A sharp drop-off in housing starts has precipitated housing turnarounds in previous bubble-bust cycles, said Karl Case, a Wellesley College economics professor and a co-founder of real estate consulting firm Fiserv CSW. Case also sees long-term growth in the housing market and agrees that immigration and other demographic trends will help fuel a long-term recovery.

"If household formation continues at pace, prices will recover and starts will rise again," Case said.

In the housing bust of the early 1990s, cities with big immigrant populations, like Los Angeles, recovered more quickly than other metropolitan areas, like Boston, with lower foreign-born, said Case.

"Not all immigrants buy houses, but many immigrants buy houses," Case said. "That has a positive effect on the prices in a market."

Pardon our Dust!

Carefree/Cave Creek by Preston Westmoreland

Federal officials are putting the squeeze on rural Arizona communities to pave over dirt streets and parking lots to reduce airborne pollutants and shrink the Valley's brown cloud.  This doesn't sit well with many Cave Creekers who don't like the fact that their town leaders have approved an ordinance encouraging the paving plea.   They love their dirt roads. One prominent citizen is even circulating petitions for a vote to have the town ordinance overthrown.  The mayor of Cave Creek was quoted in the Arizona Republic saying it's unfair to mandate these ant-pollution measures in a town with some many horses.  "The horses can't ride on asphalt" Mayor Vincent Francia was quoted as saying. Some have even fired off letters to the EPA, asking that the town be exempt from such regulations.  Years ago, in neighboring Carefree, residents along rural Celestial Drive, one of the few areas of horse properties in Carefree, voted not to have to town pave over the road, in order to maintain the areas rural character.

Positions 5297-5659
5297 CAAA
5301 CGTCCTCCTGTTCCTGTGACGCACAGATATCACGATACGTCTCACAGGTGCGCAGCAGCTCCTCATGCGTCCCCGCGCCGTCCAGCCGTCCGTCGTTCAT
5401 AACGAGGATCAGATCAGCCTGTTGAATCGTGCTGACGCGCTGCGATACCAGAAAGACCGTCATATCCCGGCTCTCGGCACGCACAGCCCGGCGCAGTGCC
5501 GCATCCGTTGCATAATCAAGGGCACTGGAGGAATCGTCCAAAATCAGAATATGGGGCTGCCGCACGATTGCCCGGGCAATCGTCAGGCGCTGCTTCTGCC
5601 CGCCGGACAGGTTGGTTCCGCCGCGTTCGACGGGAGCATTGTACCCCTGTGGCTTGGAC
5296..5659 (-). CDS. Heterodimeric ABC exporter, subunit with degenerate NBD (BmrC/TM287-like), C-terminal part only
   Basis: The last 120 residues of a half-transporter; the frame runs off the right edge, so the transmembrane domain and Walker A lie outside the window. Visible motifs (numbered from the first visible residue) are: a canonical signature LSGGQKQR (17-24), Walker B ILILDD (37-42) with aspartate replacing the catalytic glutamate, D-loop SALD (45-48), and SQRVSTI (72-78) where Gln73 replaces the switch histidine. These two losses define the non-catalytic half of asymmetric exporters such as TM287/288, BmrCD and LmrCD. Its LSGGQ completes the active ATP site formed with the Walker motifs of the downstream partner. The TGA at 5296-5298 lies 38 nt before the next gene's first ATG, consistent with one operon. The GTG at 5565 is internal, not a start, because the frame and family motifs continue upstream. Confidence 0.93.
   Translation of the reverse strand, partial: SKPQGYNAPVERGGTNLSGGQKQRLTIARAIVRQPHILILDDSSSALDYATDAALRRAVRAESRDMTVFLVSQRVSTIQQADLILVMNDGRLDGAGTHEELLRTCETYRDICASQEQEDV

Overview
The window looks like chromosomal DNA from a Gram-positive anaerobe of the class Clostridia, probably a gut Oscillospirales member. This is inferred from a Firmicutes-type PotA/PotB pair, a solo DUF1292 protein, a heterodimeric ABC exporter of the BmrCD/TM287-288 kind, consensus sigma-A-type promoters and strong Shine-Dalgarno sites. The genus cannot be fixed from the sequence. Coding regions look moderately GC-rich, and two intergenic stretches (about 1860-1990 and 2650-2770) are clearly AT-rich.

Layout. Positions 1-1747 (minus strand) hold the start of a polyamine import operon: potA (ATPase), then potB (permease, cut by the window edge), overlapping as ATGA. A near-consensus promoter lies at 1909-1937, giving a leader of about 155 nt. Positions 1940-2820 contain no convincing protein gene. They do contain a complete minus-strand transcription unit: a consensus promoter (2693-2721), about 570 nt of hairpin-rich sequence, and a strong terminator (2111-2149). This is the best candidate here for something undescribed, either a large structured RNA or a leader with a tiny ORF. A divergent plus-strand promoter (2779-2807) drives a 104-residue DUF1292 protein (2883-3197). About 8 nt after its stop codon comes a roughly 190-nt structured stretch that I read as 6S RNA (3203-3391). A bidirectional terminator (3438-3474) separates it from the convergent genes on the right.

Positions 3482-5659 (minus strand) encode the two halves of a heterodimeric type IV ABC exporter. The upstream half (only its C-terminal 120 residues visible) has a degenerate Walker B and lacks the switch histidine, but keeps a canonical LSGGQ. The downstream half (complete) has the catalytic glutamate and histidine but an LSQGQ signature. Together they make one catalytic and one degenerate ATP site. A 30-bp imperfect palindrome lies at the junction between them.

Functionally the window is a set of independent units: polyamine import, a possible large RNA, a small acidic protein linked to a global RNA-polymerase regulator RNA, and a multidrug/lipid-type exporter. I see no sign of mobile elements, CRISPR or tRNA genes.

Today's Quiz?????

Who's winning and who's losing as the tarantula spider meets the tarantula wasp?(scroll down for answer)

















































Valley home sales are highest since last summer

Misty Williams, Tribune

Sales of existing homes in May hit the highest point since last summer, marking a continued uptick in buyer activity since the beginning of the year.

Some 4,265 traditional sales were recorded last month, according to an Arizona State University study. Non-foreclosure sales in May were at the highest level since 4,570 sales were reported in June 2007, the report shows.

Falling prices have helped stoke renewed interest from traditional buyers and investors looking to take advantage of hefty discounts on foreclosure properties.